The Red Cross Blood Service has launched a milk bank for vulnerable premature babies in New South Wales and South Australia.
These babies face significant health challenges, and breast milk is the preferred choice of feeding to prevent health complications related to their early birth.
A mother?s own milk may not always be available or limited, and until now, not every Neonatal Intensive Care Unit has had access to donated milk.
NICU hospitals will now be able to order milk ?on demand? as they would with blood. Around 2300 litres of milk will be delivered to NICU every year, helping more than 1000 babies.
The Milk Bank operates just like a blood bank ? donors will be screened for diseases, and milk will be tested and pasteurised.
Mothers in the Sydney metropolitan area who produce an excess of breast milk may be eligible to donate, and can contact the Milk Bank for further information
Why a milk bank?
Mother?s breast milk has long been considered best for a baby?s nutrition – it contains a gold mine of health-boosting molecules that helps protect babies from infections.
It is particularly vital for premature babies, who are most at risk of health complications.
Producing milk can be a challenge for the mums of some premature babies, and the solution is surprisingly easy.
Milk banks are able to collect, process, test, and distribute milk from mothers who are producing more milk than their baby needs, to the mothers of premature babies unable to produce enough.
To donate to the Red Cross Blood Services? Milk Bank, mothers must first undergo a screening process, similar to a blood donor, as safety is paramount.
Donors are asked about their health, lifestyle choices, and previous medical history.? They are also required to undergo a series of blood tests to screen for infectious diseases.
They are able to express, freeze and store their breast milk in their home. The Milk Bank sends out an information pack on how to safely handle the milk.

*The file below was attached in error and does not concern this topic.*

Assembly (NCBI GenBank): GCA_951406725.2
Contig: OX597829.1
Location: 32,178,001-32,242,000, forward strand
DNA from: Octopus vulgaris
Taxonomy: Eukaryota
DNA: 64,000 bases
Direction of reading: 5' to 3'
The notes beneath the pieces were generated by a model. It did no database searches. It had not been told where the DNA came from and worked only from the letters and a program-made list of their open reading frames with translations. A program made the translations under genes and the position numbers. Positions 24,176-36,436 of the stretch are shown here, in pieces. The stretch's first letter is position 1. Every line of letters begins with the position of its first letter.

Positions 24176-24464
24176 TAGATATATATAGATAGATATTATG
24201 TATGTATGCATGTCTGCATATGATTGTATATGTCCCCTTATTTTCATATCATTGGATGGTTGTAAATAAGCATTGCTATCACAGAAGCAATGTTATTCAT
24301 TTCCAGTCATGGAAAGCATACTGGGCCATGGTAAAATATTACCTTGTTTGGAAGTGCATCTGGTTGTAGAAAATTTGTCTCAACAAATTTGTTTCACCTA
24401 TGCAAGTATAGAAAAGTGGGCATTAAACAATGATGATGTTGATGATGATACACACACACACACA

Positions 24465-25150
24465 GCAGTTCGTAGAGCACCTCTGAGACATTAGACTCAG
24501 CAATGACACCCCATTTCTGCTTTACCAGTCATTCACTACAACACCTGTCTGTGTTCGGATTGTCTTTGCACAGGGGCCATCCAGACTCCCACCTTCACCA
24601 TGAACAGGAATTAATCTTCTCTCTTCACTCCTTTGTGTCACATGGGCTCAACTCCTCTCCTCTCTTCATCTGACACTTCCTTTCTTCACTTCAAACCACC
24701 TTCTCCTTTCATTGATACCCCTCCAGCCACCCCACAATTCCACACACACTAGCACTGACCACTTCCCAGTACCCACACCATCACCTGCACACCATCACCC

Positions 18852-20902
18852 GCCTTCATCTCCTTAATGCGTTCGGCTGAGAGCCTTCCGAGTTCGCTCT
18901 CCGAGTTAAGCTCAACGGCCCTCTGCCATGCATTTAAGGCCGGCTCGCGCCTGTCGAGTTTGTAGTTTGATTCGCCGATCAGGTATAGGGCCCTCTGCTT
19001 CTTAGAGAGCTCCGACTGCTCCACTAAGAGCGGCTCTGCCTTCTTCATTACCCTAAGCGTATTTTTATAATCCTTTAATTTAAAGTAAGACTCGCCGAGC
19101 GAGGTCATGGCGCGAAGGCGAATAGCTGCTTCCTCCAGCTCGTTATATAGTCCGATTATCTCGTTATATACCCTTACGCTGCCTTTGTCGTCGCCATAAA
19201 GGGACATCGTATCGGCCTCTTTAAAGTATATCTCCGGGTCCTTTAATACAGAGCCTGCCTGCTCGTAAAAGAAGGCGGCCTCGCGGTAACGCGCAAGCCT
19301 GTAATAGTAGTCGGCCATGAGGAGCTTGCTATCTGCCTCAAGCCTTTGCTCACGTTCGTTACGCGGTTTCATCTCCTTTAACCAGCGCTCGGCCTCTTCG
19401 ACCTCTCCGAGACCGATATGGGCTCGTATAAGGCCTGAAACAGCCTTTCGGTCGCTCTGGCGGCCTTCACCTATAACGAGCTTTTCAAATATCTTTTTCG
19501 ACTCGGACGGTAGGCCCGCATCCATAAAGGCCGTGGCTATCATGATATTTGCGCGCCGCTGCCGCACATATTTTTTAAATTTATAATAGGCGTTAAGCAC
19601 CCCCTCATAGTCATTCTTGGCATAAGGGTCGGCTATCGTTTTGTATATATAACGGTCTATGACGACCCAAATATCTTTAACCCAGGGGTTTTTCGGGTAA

The precious cargo is picked up by Milk Bank staff, each donation is labelled with an express date and donor name to ensure the donation can be tracked and recorded.? A donor questionnaire form is completed and accompanies every milk donation.
The precious cargo is then packed into special containers called shippers, to keep the milk frozen. These shippers are delivered to our state-of-the-art Milk Bank in Sydney.
Each donation of milk is then pasteurised, to destroy potentially harmful bacteria and viruses, before being frozen at <-18?C. The milk can be stored up to 3 months at this temperature.
Milk is supplied to babies born before 32 weeks gestation or less than 1500 grams birth weight. These babies are at the highest risk of medical complications.? ?For these babies, and their families, having access to pasteurised donor human milk will be life changing.
Pasteurised milk is available in two sizes, 30mls and 120mls, and will be delivered directly to the NICU once an order comes in.
Milk Bank staff work closely with hospitals to provide education resources and support for staff.
The benefits of pasteurised donor human milk for mothers and babies is tracked to ensure results are monitored, including the long-term impacts on their health and breastfeeding rates.